The peso traded at 22.4 against the dollar, down about 2 percent, after falling to an all-time low of 23.1. But for the year, the peso is down more than 20 percent against the greenback despite Argentina sporting the highest overnight interest rates in the world.
On Friday, Argentina's central bank hiked rates for the third time in eight days to a whopping 40 percent as it tries to reign in the country's rampant inflation. In March, consumer prices in Argentina rose 2.3 percent, bringing the 12-month inflation rate to 25.4 percent, well above the central bank's 15 percent target.
"Argentina is in a dilemma," wrote Gabriel Gersztein, head of Latin America global markets strategy at BNP Paribas, in a note on April 26. If the central bank "hikes the way it should, the fiscal deficit will increase. … If the monetary authority decides to do nothing and manage expectations through the FX rate, the damage will be done via higher risk premium in the credit spreads of Argentina (lower reserves and higher depreciation expectations)."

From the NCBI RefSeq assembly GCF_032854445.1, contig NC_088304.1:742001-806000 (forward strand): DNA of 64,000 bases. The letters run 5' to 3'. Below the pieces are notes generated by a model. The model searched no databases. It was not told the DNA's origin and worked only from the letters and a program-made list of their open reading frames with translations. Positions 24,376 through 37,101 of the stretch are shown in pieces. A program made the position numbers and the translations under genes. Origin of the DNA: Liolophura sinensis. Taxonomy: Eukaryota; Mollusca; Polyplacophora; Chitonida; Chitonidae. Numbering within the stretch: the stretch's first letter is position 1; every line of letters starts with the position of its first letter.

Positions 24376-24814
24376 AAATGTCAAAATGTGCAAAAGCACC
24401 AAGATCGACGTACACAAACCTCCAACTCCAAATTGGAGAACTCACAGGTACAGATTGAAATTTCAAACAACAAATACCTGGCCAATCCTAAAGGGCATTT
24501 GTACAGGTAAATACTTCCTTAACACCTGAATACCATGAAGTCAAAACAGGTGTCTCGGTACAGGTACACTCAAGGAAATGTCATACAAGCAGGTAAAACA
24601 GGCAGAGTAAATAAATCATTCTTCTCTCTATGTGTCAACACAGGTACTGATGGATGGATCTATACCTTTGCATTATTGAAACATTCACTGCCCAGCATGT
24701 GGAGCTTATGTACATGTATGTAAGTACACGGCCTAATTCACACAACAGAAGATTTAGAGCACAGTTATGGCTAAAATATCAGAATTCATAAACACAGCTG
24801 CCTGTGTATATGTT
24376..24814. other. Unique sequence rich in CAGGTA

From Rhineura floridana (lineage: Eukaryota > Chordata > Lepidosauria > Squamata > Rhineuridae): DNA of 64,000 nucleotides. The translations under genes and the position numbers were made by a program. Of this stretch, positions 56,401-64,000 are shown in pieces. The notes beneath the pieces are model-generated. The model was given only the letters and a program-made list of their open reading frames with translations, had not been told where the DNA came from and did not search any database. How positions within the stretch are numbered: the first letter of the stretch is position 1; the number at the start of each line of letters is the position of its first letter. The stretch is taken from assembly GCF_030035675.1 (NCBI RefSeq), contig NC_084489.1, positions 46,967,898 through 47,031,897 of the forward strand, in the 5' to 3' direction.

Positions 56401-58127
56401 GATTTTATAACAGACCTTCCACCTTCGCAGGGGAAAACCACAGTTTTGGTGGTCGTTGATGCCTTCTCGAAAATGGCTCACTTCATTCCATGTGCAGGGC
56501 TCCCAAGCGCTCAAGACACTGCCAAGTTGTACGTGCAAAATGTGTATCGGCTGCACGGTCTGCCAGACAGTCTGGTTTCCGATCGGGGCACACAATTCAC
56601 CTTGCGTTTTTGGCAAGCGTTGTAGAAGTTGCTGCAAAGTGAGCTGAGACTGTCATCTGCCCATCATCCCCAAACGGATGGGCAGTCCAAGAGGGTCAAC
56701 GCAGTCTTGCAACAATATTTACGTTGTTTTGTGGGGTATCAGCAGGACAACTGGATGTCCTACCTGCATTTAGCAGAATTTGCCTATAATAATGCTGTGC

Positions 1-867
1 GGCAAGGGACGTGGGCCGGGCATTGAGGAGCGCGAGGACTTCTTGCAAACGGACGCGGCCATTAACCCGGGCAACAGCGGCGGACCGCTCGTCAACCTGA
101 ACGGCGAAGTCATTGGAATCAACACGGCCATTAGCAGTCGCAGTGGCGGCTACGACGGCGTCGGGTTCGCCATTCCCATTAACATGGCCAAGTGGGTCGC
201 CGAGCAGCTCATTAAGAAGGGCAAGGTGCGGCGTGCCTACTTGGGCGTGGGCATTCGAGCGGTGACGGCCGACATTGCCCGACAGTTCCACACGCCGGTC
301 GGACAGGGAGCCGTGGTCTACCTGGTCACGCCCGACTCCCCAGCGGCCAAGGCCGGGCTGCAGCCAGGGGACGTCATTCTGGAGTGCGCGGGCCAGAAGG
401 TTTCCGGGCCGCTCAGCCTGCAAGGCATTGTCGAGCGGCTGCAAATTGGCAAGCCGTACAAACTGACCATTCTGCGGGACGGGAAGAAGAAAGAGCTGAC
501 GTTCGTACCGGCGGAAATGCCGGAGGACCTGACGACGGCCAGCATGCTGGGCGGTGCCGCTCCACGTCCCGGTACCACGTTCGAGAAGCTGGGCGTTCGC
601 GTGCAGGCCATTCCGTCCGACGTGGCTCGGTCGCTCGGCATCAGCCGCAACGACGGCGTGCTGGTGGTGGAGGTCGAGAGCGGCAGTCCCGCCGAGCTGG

The peso's sharp drop also dragged Argentine stocks lower. The Merval index pulled back as much as 5.4 percent before closing 4.2 percent lower.
"There is no silver bullet for managing Argentina's long-standing and conflicting economic and political challenges," Hasnain Malik, head of equity research at Exotix Capital, said in a note.
After years of populism and protectionist policies, "the adjustment is painful and there is no way to keep all of Argentina's economic metrics heading in the right direction," Malik said. "It is this prognosis that has driven our caution on Argentina equities."
—CNBC's J.R. Reed contributed to this report.